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4.1 Constructors

To create an object of a certain type or class we must write

< objectref > = < Class >( < args >)

This creates an object of type Class and then points the objectref variable at the object that was just created. Figure 4.1 shows what happens in memory as a result of executing the t=Turtle() line of code in Examples 4.1 and 4.2. Several things happen when we create an object. Python first reserves enough space in memory to hold the object's data. Then, the object is initialized with the data that must be stored in it. All objects have some data associated with them. For instance, a Turtle object knows its current location on the screen, its direction, and its color, among other things. When a Turtle object is created, all the information is stored in the object. This is called constructing an object and it happens when we call the constructor. So, when we write the following line of code or similar lines of code for other types of objects:

t = Turtle ()

we are instructing Python to create a Turtle object using the constructor and we make the variable t point to the turtle object that was just created. There are lots of constructors that are available to us for creating different types of objects in Python.

Example 4.3 Here are some examples of objects being created using constructors. The types (i.e. classes) str, int, float, Turtle, and list each have their own constructors. In fact, sometimes a class has more than one constructor. Look at the float examples below. There are at least two ways to create a float object. You can either pass the constructor a string and it will convert the float in the string to a float object, or you can pass an integer to the float constructor.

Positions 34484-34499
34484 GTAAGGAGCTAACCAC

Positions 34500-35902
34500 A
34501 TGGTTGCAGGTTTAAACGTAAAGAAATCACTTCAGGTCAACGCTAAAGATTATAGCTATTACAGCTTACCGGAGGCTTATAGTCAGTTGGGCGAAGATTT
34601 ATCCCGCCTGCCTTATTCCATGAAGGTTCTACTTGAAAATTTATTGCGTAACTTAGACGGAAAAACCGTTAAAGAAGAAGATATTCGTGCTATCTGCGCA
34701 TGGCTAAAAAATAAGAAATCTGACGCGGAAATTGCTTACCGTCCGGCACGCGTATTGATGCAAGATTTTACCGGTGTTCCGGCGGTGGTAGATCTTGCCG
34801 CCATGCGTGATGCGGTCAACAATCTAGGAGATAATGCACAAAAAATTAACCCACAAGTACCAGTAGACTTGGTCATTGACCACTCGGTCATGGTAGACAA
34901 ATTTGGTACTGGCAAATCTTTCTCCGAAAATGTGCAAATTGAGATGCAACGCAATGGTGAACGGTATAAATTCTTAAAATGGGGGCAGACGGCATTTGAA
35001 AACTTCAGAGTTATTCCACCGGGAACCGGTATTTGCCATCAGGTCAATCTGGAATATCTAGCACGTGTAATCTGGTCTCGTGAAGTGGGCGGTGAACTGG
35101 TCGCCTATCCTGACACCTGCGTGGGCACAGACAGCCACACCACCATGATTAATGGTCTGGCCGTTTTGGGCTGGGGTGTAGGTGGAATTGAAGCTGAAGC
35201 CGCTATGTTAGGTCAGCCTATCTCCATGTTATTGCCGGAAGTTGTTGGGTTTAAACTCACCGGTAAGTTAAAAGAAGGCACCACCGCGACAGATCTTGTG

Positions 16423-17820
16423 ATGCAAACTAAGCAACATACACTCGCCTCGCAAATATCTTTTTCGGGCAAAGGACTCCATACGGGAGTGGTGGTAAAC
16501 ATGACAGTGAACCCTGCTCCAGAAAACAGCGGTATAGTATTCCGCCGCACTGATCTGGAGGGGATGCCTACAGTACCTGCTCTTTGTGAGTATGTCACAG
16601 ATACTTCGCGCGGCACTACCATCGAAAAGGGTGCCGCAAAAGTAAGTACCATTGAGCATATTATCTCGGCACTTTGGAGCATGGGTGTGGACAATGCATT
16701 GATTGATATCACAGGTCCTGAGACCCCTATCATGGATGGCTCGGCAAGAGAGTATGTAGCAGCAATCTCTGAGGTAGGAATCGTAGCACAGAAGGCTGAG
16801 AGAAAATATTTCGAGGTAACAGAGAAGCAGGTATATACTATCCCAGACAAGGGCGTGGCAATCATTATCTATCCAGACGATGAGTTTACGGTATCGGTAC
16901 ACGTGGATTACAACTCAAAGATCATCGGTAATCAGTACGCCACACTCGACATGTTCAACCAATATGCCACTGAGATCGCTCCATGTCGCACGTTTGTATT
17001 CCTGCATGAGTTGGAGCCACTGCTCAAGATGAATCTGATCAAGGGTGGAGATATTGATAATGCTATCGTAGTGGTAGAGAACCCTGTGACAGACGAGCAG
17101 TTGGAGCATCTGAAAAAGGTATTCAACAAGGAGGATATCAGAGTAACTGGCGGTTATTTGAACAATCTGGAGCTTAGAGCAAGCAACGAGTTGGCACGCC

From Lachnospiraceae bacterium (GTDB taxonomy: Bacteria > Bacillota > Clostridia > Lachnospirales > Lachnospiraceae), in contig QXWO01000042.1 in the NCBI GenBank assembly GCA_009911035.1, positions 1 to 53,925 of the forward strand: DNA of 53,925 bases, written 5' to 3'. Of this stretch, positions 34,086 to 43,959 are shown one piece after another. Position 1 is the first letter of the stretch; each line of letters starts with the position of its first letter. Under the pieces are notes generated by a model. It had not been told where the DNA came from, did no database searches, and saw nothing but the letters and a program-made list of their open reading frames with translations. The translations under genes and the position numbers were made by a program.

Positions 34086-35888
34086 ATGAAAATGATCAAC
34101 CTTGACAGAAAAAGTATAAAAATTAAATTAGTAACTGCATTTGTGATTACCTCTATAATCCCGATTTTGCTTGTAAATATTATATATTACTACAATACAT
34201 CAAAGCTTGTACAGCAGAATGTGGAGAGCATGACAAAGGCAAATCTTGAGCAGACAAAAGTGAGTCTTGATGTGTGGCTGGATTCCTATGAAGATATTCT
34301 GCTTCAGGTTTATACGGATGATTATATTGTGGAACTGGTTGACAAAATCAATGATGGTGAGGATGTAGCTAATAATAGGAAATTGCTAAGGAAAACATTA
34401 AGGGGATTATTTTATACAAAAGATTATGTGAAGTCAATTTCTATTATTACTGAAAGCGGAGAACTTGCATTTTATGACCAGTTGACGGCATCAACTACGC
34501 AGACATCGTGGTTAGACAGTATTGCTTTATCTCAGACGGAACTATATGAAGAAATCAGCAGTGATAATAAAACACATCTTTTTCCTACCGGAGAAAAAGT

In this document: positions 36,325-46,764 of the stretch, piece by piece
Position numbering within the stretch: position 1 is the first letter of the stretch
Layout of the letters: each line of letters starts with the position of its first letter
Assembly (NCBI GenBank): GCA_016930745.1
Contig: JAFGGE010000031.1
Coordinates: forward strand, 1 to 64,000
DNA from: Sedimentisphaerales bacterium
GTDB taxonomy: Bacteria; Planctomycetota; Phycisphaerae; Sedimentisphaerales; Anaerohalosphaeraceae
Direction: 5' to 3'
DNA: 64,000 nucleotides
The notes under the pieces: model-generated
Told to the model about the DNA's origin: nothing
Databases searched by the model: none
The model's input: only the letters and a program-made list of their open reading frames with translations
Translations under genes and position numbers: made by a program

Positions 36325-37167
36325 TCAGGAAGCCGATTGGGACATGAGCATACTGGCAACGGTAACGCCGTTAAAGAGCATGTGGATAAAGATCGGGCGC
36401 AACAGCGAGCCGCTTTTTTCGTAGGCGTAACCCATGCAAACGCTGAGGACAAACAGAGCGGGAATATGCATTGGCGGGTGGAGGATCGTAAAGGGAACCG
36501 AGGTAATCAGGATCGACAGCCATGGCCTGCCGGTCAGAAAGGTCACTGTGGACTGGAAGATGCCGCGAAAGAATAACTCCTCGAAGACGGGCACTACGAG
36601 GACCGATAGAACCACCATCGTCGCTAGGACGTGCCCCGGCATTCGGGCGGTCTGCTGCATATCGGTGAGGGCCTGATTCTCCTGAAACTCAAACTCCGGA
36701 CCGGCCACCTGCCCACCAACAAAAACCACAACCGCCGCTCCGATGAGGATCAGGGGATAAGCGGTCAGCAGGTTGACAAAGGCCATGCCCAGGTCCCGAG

1 s = s t r (6)

2 x = i n t ("6")

3 y = f l o a t ("6.5")

4 z = f l o a t (6)

5 t = Turtle ()

6 lst = l i s t ("a b c")

7 u = 6

8 r = "hi there"

Except in a few special circumstances, a constructor is always called by writing the name of the class then a left paren, then any arguments to pass to the constructor, followed by a right paren. Calling a constructor returns an instance of the class, called an object. For a few of the built-in classes there is some syntactic sugar available for creating objects. In Example 4.3, the variables u and r are initialized to point to an integer object and a string object, respectively. Syntactic sugar makes constructing objects for some of the built-in classes more convenient and it is necessary in some cases. Without some syntactic sugar, how would you create an object containing the integer 6?

Practice 4.4 Using Wing, or some other IDE, run the code in Example 4.2. Set a breakpoint at the line where screen is initialized. Then, look at the Stack Data and specifically at the t variable. Expand it out so you can see the state of the turtle and specifically the _position of the turtle. This is the (x,y) location of the turtle on the screen. When the turtle is at the peak of the pentagon from Example 4.2 what is its (x,y) location?

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